Did you know that creatine supplementation can have a different impact on your fluid distribution depending on your menstrual cycle phase?
Creatine is a popular supplement that many athletes use, however, studies show that only 20% of females include this supplement in their regimen because they fear the weight gain that is often associated with the creatine loading phase.
This less common usage in females can be detrimental because creatine supplementation currently only demonstrates positive benefits for the body and mind. No adverse side effects have been reported to our knowledge. Not only does this supplement help to delay fatigue during repeated high intensity exercise, it has also been linked with improved cognition and bone health, especially in female populations.
Though research has shown that individuals tend to show an increase in body weight during creatine loading phases, it’s important to note that much of the research concerning creatine has been conducted on men or mixed sexes in the studies. Thus, there are rarely any trials conducted exclusively on females to demonstrate the same result.
This should raise some questions because we do know that the fluctuating hormones that play a huge role in the menstrual cycle, including estrogen and progesterone, can greatly influence fluid distribution. Past research has shown that during the high hormone luteal phase, there is a greater fluid shift to the extracellular space, which may impair exercise performance.
In a study published just about a month ago in December 2022, scientists decided to explore whether females would demonstrate a similar increase in body weight due to fluid retention from creatine supplementation.
To do so, they recruited 30 moderately active females who were either naturally menstruating and on a regular menstrual cycle or using hormonal contraceptives. They used a double blind, placebo-controlled design that included a menstrual phase crossover. Researchers measured several factors to consider fluid distribution: body mass, total body water, extracellular fluid, and intracellular fluid.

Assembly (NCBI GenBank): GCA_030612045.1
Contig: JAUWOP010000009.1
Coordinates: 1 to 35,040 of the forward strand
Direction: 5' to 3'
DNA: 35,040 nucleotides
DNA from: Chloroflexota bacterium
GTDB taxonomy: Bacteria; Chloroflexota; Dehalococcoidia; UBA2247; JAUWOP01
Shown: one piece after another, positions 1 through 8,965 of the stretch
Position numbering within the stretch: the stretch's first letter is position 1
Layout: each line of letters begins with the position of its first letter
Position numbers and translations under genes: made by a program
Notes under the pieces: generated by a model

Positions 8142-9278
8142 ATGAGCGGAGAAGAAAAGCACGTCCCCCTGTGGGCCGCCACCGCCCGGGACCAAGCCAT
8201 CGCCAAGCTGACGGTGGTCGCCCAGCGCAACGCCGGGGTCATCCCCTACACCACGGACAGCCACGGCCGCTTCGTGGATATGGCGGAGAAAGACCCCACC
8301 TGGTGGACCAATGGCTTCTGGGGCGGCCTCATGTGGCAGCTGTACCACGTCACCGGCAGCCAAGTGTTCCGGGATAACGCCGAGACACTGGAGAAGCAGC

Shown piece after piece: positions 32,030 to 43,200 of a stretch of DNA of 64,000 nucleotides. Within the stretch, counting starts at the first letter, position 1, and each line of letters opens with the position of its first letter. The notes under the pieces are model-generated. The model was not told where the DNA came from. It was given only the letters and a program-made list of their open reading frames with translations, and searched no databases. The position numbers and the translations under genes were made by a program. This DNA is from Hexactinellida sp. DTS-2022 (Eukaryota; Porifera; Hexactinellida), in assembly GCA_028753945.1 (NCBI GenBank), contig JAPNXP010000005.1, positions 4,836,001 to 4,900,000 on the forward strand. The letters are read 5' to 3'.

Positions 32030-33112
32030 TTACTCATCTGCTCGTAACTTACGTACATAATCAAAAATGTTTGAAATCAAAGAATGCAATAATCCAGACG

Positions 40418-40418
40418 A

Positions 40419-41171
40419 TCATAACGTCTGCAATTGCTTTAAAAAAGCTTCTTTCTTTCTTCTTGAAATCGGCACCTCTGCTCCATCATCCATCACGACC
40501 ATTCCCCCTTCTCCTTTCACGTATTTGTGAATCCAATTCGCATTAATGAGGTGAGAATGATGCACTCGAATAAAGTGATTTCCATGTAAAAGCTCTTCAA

They ultimately found that creatine loading only demonstrated significant increases in the females’ total body water, extracellular fluid, and intracellular fluid during the luteal phase. They also found no significant difference between the naturally menstruating group and the group using hormonal contraceptives.
What does this mean?
Well, it appears that there was no significant increase in body mass during creatine supplementation, so the fear of “gaining weight” from the supplement might just be a myth for females.
This study not only demonstrates that creatine supplementation may impact males and females differently, but it also provides further evidence that more research needs to be conducted on females to learn more about how the menstrual cycle and fluctuating female hormones may influence supplementation recommendations, nutrition recommendations, and more.
To learn more about whether creatine supplementation is right for you and how you can properly start creatine loading, click here book a FREE 15 minute call with one of our practitioners today!
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Moore, S. R., Gordon, A. N., Cabre, H. E., Hackney, A. C., & Smith-Ryan, A. E. (2023). A Randomized Controlled Trial of Changes in Fluid Distribution across Menstrual Phases with Creatine Supplementation. Nutrients, 15(2), 429. https://doi.org/10.3390/nu15020429